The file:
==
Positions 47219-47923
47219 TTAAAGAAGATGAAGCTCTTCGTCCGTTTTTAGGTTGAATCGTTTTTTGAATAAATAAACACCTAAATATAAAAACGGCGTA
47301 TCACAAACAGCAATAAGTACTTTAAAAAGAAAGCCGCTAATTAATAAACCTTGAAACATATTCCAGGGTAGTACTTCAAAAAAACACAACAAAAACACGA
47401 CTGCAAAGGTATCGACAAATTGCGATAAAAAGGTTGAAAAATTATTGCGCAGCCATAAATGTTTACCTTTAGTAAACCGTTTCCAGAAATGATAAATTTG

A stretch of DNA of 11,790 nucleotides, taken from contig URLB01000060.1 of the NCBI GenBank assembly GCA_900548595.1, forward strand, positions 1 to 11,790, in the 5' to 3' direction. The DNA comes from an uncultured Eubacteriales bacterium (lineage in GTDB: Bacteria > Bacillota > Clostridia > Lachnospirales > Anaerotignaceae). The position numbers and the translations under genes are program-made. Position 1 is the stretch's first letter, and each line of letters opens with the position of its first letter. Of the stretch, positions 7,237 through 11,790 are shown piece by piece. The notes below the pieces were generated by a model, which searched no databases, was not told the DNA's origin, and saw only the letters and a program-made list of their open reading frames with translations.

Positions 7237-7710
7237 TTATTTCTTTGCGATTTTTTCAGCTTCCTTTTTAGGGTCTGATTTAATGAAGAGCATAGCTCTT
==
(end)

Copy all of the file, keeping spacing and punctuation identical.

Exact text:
Positions 47219-47923
47219 TTAAAGAAGATGAAGCTCTTCGTCCGTTTTTAGGTTGAATCGTTTTTTGAATAAATAAACACCTAAATATAAAAACGGCGTA
47301 TCACAAACAGCAATAAGTACTTTAAAAAGAAAGCCGCTAATTAATAAACCTTGAAACATATTCCAGGGTAGTACTTCAAAAAAACACAACAAAAACACGA
47401 CTGCAAAGGTATCGACAAATTGCGATAAAAAGGTTGAAAAATTATTGCGCAGCCATAAATGTTTACCTTTAGTAAACCGTTTCCAGAAATGATAAATTTG

A stretch of DNA of 11,790 nucleotides, taken from contig URLB01000060.1 of the NCBI GenBank assembly GCA_900548595.1, forward strand, positions 1 to 11,790, in the 5' to 3' direction. The DNA comes from an uncultured Eubacteriales bacterium (lineage in GTDB: Bacteria > Bacillota > Clostridia > Lachnospirales > Anaerotignaceae). The position numbers and the translations under genes are program-made. Position 1 is the stretch's first letter, and each line of letters opens with the position of its first letter. Of the stretch, positions 7,237 through 11,790 are shown piece by piece. The notes below the pieces were generated by a model, which searched no databases, was not told the DNA's origin, and saw only the letters and a program-made list of their open reading frames with translations.

Positions 7237-7710
7237 TTATTTCTTTGCGATTTTTTCAGCTTCCTTTTTAGGGTCTGATTTAATGAAGAGCATAGCTCTT